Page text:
Reporter Jill Replogle tells us the story of one deported couple trying to get their child back from the United States. In collaboration with the Fronteras: Changing America Desk, a public radio collaboration in the southwest focusing on the border, immigration and changing demographics.

Image courtesy of Fronteras: Changing America Desk

 

 Jill Replogle is based in San Diego and reports on the US-Mexico border, immigration, changing demographics and environment.

 

This Week’s Captions: IMMIGRATION & DOMA

THIS WEEK’S SHOW:

This week, Latino USA takes a look at the recent Supreme Court ruling on the Defense of Marriage Act and what it means for immigrant same-sex couples. Then, we explore the identity of people who are both Muslim and Latino. We’ll take a trip to Brazil to hear the accordion dance music known as forró. And Host Maria Hinojosa takes an Independence Day look at Lady Liberty’s immigration status.

ABOUT CAPTIONING:

Latino USA, the foremost Latino voice in public media and the longest running Latino-focused program on radio, is the first radio program to commence equal-access distribution via Captioning for Radio. “Research has shown that Latino children have a higher incidence of hearing loss and deafness than other populations,” according to Latino USA’s Anchor & Executive Producer Maria Hinojosa. “When the opportunity to break this sound barrier came to our attention, we were pleased to embrace this new technology developed by NPR Labs and Towson University for the thousands of Latinos with serious hearing loss.”

The International Center for Accessible Radio Technology (ICART), a strategic alliance between NPR and Towson University, is co-directed by Mike Starling of NPR and Ellyn Sheffield of Towson University.

For each week’s captioning, check back on http://latinousa.org/captions.

Legalizing Love

On June 26th the US Supreme Court ruled the Defense of Marriage Act unconstitutional, paving the way for federal recognition of same-sex marriages and allowing Lesbian, Gay, Bisexual and Transgender immigrant couples to apply for the same immigration benefits as straight couples. Pablo Garcia Gamez and Santiago Ortiz, a married couple from Queens, New York, discuss how the DOMA ruling has already changed their lives. Then, Latino USA host Maria Hinojosa speaks with Rachel Tiven, Executive Director of Immigration Equality, about the impact of the ruling.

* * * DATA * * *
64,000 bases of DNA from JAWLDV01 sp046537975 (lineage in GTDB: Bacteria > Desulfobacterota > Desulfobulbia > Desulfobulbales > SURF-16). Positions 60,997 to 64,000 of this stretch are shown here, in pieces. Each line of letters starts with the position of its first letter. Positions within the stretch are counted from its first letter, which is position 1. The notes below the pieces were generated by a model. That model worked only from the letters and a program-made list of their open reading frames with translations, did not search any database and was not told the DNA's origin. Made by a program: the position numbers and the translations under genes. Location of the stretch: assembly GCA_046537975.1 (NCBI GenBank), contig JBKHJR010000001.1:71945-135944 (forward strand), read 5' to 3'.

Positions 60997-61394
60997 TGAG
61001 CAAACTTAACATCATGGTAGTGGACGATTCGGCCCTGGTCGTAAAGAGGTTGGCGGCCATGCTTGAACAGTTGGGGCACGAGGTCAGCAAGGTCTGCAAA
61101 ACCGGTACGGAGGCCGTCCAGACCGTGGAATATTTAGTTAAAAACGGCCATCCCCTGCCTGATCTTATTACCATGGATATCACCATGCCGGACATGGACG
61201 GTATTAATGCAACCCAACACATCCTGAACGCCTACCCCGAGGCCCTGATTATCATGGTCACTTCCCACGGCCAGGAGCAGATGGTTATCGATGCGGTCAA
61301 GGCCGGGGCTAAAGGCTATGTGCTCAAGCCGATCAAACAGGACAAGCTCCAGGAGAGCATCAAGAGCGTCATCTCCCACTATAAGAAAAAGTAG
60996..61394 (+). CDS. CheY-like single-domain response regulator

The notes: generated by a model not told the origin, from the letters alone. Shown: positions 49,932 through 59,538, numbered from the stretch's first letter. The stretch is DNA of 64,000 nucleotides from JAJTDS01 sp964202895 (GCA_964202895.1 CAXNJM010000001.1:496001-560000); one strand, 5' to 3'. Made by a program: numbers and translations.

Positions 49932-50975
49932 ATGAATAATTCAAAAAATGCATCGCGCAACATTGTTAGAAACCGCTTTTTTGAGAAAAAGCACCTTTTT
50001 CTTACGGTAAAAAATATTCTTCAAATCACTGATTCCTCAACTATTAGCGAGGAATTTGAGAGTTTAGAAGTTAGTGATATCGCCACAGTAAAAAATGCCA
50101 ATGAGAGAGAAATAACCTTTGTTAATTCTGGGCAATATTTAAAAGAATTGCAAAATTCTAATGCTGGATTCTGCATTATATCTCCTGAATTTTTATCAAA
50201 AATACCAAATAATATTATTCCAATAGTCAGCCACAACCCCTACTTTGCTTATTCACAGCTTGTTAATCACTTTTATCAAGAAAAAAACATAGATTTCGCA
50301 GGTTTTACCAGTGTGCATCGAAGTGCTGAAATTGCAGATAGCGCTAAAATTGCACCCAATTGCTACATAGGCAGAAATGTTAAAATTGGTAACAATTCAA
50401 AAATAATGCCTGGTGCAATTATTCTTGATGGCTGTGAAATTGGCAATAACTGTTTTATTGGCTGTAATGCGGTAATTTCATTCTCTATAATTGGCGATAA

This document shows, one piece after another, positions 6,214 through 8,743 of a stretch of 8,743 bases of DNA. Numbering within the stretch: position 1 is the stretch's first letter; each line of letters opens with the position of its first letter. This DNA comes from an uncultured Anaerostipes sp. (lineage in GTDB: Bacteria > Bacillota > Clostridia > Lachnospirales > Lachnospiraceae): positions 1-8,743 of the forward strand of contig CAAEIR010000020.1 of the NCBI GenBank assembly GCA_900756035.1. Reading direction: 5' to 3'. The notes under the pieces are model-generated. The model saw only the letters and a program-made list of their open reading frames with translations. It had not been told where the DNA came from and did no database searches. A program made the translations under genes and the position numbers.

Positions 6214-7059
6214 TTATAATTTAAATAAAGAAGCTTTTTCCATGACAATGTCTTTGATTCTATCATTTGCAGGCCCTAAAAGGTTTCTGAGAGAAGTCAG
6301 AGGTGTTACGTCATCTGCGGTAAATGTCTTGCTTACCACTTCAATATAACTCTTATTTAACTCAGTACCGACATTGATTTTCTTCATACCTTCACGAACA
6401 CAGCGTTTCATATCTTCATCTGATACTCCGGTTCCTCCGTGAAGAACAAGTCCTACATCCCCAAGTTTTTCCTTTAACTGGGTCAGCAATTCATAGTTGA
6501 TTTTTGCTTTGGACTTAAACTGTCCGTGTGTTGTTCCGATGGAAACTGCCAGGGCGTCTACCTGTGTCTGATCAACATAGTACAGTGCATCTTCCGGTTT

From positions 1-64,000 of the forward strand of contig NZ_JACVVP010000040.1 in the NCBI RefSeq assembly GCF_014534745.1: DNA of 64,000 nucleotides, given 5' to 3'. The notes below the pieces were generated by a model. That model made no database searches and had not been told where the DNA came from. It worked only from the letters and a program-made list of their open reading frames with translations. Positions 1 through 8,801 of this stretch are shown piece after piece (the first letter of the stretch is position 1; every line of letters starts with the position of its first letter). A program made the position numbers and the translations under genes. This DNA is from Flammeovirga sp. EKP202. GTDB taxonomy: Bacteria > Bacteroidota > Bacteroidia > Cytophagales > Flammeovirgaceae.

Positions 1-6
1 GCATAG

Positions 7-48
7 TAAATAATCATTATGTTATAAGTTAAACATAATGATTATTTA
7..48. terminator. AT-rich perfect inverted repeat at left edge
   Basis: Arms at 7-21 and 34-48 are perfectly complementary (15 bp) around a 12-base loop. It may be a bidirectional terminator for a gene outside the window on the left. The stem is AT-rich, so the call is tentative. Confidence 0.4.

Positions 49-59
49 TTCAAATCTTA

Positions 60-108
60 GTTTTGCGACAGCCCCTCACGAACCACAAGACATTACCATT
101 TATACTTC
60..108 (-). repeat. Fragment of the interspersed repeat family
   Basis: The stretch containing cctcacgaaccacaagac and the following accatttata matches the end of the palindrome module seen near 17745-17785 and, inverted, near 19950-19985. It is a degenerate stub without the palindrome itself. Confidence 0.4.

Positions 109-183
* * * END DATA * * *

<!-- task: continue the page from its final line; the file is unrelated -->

Image courtesy of Immigration Equality/Judy G. Rolfe

 

To listen to more of Pablo and Santiago’s story, click HERE for the extended interview:

 

Santiago Ortiz and Pablo Garcia  Gamez
Santiago Ortiz and Pablo García Gamez have been together for 23 years. They married in Connecticut in 2011 and live in Elmhurst, Queens, New York. Santiago (left) was born in Manhattan’s Lower East Side to parents who migrated from Puerto Rico. Pablo (right) is a native of Venezuela, Caracas and has been living undocumented for over 20 years. He will now be able to apply for a green card as Santiago’s spouse. Once his immigration status is in order, he plans to begin teaching college Spanish.

Rachel Tiven is the Executive Director of Immigration Equality, a legal advocacy organization representing LGBTQ immigrants. Rachel received her law degree from Columbia Law School and her bachelor’s degree from Harvard.

 

This Week’s Captions: DECISIONS, DECISIONS AT THE SUPREME COURT

THIS WEEK’S SHOW:

This week, the U.S. Supreme Court decides on crucial cases for Latinos.

For “News or Noise?” we talk about unpaid internships and their effects on journalism. Then, visit a dual language program in Florida, the state where bilingual education began. Finally, ten years after the U.S Navy ceased its practice range bombings in Vieques, artists get together to raise money for a radio station that will help Viequenses cope with new challenges.

ABOUT CAPTIONING:

Latino USA, the foremost Latino voice in public media and the longest running Latino-focused program on radio, is the first radio program to commence equal-access distribution via Captioning for Radio. “Research has shown that Latino children have a higher incidence of hearing loss and deafness than other populations,” according to Latino USA’s Anchor & Executive Producer Maria Hinojosa. “When the opportunity to break this sound barrier came to our attention, we were pleased to embrace this new technology developed by NPR Labs and Towson University for the thousands of Latinos with serious hearing loss.”

The International Center for Accessible Radio Technology (ICART), a strategic alliance between NPR and Towson University, is co-directed by Mike Starling of NPR and Ellyn Sheffield of Towson University.

For each week’s captioning, check back on http://latinousa.org/captions.